Long hours and relentless work don’t necessarily make people more productive. A Neighborly employee has found a healthy balance that benefits her career and family life.
The number eight seems to be significant to achieving work/life balance each day:
- Eight hours for work
- Eight hours for sleep
- Eight hours for personal time and activities
Still, research shows Americans are working far more than 40 hours a week, a trend that worries health and productivity professionals. Clocking more than 50 hours a week doesn’t make people more productive, experts say. Moreover, it can lead to an increased risk of heart disease and stroke.
Franchise owners must be aware of how many hours they put in on the job—remembering that thinking about work counts, too.
Germany boasts the largest economy in Europe. According to Alex Kramer, a reporter for HealthDay, employees in this country work less than 36 hours a week.
Closer to home in Waco, Texas, Jana Dvorsky, Local Marketing Specialist for Glass Doctor, created a great work/life balance. A married mom with two daughters ages four and one, Dvorsky praises Neighborly for incorporating health and wellness into its culture.
The company’s “Living R.I.C.H.” philosophy—based on respect, integrity, customer service and having fun—has been integral to Dvorsky’s improved physical and emotional health: “The Code of Values is what brought me here two years ago, and it keeps me here,” Dvorsky said.
In the past, she worked for just one company. Now she assists 180 franchisees. “But I work smarter, and I’m more productive and focused.”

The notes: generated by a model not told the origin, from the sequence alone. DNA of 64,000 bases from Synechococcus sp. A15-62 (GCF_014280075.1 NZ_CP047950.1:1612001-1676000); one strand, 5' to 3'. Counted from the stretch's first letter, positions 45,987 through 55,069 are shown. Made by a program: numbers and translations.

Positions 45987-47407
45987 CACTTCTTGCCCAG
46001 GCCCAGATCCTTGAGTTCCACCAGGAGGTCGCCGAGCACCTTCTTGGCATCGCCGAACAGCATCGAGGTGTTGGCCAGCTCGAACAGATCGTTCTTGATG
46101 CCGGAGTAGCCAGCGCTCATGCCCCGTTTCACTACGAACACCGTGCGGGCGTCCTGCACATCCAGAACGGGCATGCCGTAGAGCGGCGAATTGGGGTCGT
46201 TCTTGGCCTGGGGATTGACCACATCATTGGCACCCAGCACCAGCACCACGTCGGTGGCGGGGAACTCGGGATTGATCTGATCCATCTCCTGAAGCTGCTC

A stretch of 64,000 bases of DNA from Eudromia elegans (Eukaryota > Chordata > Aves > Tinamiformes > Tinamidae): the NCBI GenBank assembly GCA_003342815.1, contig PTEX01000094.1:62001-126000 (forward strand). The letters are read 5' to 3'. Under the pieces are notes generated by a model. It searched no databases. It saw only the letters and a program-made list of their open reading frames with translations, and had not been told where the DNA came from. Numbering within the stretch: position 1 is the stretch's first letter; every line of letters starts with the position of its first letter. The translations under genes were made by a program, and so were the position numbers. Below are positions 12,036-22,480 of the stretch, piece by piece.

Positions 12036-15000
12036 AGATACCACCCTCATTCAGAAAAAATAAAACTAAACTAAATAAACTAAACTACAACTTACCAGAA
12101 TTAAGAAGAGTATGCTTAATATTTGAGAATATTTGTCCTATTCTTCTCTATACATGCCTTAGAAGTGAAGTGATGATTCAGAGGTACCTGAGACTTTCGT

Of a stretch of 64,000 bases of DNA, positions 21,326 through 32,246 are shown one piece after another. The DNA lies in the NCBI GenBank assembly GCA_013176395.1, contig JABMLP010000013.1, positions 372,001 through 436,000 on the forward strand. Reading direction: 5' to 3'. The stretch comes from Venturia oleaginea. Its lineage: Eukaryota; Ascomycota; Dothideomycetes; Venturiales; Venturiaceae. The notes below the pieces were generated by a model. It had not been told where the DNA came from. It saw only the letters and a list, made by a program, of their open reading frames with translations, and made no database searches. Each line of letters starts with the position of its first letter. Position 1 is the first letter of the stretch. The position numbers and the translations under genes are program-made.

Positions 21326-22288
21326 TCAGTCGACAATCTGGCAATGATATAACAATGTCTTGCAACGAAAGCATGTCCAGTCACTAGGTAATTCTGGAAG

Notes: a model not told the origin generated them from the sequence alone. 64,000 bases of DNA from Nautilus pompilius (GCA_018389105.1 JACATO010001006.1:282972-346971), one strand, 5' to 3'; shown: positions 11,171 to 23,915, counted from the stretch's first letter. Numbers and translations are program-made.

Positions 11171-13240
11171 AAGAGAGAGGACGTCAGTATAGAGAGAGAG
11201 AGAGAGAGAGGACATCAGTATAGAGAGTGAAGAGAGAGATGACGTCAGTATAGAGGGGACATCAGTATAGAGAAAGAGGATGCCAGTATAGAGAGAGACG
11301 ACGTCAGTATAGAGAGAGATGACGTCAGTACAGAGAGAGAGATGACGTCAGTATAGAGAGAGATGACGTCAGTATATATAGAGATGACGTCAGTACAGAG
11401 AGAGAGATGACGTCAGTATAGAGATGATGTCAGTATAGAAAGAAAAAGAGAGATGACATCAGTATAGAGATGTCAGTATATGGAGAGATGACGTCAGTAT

In the office, standing desks, 15-minute breaks during the day, walking meetings and an on-site gym all reinforce a positive work experience. It helps “keep my mind fresh and creative—not overwhelmed,” she says.
The turning point
Dvorsky admitted she didn't always live a healthy lifestyle. A wake-up call came a few years ago when a close friend succumbed to leukemia. In 2015, Dvorsky ran the “Miracle Match Marathon” in Waco to raise money and awareness for bone marrow and stem cell transplants. Over the years and during her pregnancies, Dvorsky has run in nine half-marathons (13.1 miles) and completed one full 26-mile race.
“When I’m home and start thinking about work, I pick up my kids and go for a walk or run,” Dvorsky says. "It’s the best way to get through a problem. There’s no end to how much time you can spend in front of the computer. I know when to set the phone face down and unplug.”
Dvorsky’s evening routine includes yoga, reading a devotional and journaling. She suggests doing puzzles, taking up sewing, scheduling a spa appointment, or listening to a podcast as great ways to take a break from work.
It’s especially important for working moms to unplug, Dvorsky says. Women have to discover what keeps them “cool and collected.” The dishes and laundry can wait, Dvorsky says. “If my kids are healthy and our family is happy, that’s what matters to me.” She also suggests recruiting a friend to hold you accountable for work/life balance activities.
Working less than 50 hours per week herself, Dvorsky says those who feel overwhelmed can start by setting small goals and prioritizing. “I don’t hold the tension in so much and that makes a huge difference."